Sunday, 10 December 2017

Brexit: the case retaining the EEA


If the UK is set on having only an FTA with the EU then it is seeking a relationship governed by a particular set of WTO rules. Preferences extended to the UK may well have to be granted to others holding an FTA with the EU. That means, even if the UK gets the best FTA of all, it is still going to be only marginally better than the second best. Warning shots have already been fired across the bow of the EU. 

In leaving the EEA (a deep and special partnership) the UK is moving into uncharted waters of negotiating an FTA that can never be as good. One where UK interests could very well be cannibalised. This is what makes retaining EEA membership a no brainer - not least because it is governed by different set of rules where WTO principles do not apply in quite the same way.

From an idealistic perspective, I totally understand leavers who prefer a Canada style FTA. It's the one mode of exit short of no deal that really honours the referendum as is understood by most who campaigned for Brexit. But let's head down real street.

It is conceivable we could cook up an FTA and even one that includes market particpation rights for airlines and services. It would avoid a calamity but would still be a huge hit to trade we would struggle to compensate for. Having left the single market, over the following years we would seek to rebuild a lot of the lost trade we threw away - and in so doing would end up like Switzerland, gradually ceding sovereignty on EU terms under jurisdiction of the ECJ.

One way or another we are going to have to respect EU conditions of market entry and the effects of that will be extensive. So really what we want is a means of adopting rules with a proper means of veto and adequate safeguards. That's Efta+EEA. The only other way to enjoy the same market participation is full adoption of the EU acquis, subject to the jurisdiction of the ECJ without any representation. This is the worst of all possible worlds.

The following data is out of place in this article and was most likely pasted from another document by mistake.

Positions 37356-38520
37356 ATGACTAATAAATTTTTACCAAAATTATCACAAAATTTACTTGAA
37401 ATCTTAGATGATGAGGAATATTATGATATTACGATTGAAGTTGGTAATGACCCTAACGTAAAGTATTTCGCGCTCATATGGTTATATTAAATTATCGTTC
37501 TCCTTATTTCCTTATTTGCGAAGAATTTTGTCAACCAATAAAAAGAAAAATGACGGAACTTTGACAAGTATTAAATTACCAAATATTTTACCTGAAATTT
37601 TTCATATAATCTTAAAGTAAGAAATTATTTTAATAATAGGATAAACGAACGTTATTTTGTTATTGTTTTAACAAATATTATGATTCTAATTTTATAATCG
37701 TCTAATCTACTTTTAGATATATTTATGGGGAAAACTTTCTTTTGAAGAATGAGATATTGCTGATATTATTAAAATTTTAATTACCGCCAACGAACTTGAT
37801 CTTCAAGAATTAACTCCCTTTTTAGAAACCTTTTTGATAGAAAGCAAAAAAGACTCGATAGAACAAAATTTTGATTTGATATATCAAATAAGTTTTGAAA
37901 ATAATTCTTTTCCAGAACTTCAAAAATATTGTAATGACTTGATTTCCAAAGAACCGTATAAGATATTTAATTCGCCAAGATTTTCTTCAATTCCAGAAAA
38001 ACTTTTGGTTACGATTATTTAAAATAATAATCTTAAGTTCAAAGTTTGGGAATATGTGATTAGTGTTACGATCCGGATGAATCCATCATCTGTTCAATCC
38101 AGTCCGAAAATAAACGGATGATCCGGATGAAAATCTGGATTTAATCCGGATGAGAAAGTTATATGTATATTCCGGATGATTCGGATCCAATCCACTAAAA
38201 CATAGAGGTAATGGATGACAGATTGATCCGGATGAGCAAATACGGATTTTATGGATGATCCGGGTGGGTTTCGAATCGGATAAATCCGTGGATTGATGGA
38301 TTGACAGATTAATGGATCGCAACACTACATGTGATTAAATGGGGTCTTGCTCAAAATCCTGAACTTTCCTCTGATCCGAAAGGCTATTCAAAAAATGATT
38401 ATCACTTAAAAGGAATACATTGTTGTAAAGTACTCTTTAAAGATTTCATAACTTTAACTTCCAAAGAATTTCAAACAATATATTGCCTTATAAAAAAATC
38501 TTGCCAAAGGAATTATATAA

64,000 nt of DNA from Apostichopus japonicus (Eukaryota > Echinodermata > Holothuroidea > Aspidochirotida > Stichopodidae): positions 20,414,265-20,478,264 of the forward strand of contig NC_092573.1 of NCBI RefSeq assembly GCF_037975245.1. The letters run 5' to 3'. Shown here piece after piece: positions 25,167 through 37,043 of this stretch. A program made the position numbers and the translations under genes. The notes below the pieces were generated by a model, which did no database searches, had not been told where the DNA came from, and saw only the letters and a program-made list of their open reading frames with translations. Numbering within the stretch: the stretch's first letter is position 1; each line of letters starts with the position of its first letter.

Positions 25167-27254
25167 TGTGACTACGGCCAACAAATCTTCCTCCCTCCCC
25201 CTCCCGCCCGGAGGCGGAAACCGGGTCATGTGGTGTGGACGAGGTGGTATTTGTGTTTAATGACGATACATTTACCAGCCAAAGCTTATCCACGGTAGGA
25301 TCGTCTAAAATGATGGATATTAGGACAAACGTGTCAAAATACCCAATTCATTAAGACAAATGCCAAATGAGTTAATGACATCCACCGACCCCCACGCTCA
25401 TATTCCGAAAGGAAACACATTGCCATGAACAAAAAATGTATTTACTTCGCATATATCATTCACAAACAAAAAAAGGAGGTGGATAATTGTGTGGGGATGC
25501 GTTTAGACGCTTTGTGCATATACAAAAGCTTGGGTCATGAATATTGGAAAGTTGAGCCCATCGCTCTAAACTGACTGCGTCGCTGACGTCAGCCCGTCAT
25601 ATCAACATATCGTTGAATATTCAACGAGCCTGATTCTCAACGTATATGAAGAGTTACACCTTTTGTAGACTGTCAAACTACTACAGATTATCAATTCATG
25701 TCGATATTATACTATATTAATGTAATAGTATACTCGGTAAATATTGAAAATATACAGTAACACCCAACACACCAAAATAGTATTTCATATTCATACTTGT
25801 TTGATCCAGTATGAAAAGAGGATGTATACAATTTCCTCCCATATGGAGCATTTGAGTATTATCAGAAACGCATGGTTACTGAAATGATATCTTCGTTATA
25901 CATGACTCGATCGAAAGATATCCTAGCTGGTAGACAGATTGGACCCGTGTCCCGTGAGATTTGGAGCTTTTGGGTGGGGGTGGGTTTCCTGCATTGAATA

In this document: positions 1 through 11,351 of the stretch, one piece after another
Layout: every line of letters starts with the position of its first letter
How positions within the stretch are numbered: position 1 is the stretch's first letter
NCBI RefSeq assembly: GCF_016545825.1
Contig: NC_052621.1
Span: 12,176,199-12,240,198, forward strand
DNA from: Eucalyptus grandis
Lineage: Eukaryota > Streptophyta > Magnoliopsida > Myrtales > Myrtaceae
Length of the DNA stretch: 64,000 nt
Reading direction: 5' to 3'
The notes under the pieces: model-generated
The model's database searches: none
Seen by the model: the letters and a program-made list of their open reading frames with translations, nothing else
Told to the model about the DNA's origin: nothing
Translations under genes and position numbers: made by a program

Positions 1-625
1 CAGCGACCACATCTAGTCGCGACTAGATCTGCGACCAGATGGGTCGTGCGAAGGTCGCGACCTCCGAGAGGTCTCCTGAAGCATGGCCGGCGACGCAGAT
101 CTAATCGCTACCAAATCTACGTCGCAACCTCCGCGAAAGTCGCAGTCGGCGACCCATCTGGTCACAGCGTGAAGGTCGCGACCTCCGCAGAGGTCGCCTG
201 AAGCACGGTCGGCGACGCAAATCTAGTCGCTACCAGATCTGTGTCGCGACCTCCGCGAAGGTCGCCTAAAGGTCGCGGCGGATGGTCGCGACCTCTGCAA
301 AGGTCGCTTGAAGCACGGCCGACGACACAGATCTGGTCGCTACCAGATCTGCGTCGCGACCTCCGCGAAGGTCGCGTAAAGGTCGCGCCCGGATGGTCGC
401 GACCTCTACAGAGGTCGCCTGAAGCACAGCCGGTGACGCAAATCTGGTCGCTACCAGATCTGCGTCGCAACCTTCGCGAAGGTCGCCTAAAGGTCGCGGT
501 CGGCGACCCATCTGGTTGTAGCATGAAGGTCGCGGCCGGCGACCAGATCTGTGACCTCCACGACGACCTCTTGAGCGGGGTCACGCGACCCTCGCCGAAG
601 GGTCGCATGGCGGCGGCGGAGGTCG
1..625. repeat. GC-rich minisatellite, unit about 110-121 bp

What's important is not the extent of alignment, rather the shape and scope of those institutions and bodies formed for the administration of any future relationship. They must be independent, not the ECJ. This is why EEA-Efta is the obvious choice. Independent tried and tested frameworks.

This prompts Brexiters to argue that our ability to strike "trade deals" will be restricted. That much is true if you think only in terms of FTAs and deregulation as your means of liberalisation. There are problems with this approach. Relaxation of standards would have ramifications for the EUs risk profile of the UK leading to a higher frequency of inspections with all the costs and delays that go with it. Though the EU nominally opens its borders to competition there are any number of means for it to protect domestic producers.

One high profile example of this is EU inspections for Citrus Black Spot. Typically reports cite "EU regulations". It isn't that. It's an EFSA risk assessment leading to increased inspections. Delays causing South Africa to voluntarily terminate trade even though it meets the standards and qualifies for trade preferences.

Again on these such issues we find the EUs risk assessment is a means of creating barriers. The basis of the risk assessment being scientifically questionable and likely the result of internal protectionist lobbying. This is where the UK, retaking its own vote on global bodies can have an impact. The issue was referred to IPPC secretariat to establish an expert committee which will rule on whether the EU risk assessment is justified.

Moreover, our policy within the many global forums is crucial. The bottom feeders at the FT keep dribbling out tired mantras about "The Brussels Effect" but when it comes to the mechanics of trade it's the global standards that matter. Both parties in FTAs work toward aligning on OIE/Codex/IPPC. The EU-Japan economic partnership agreement re-announced yesterday is no different.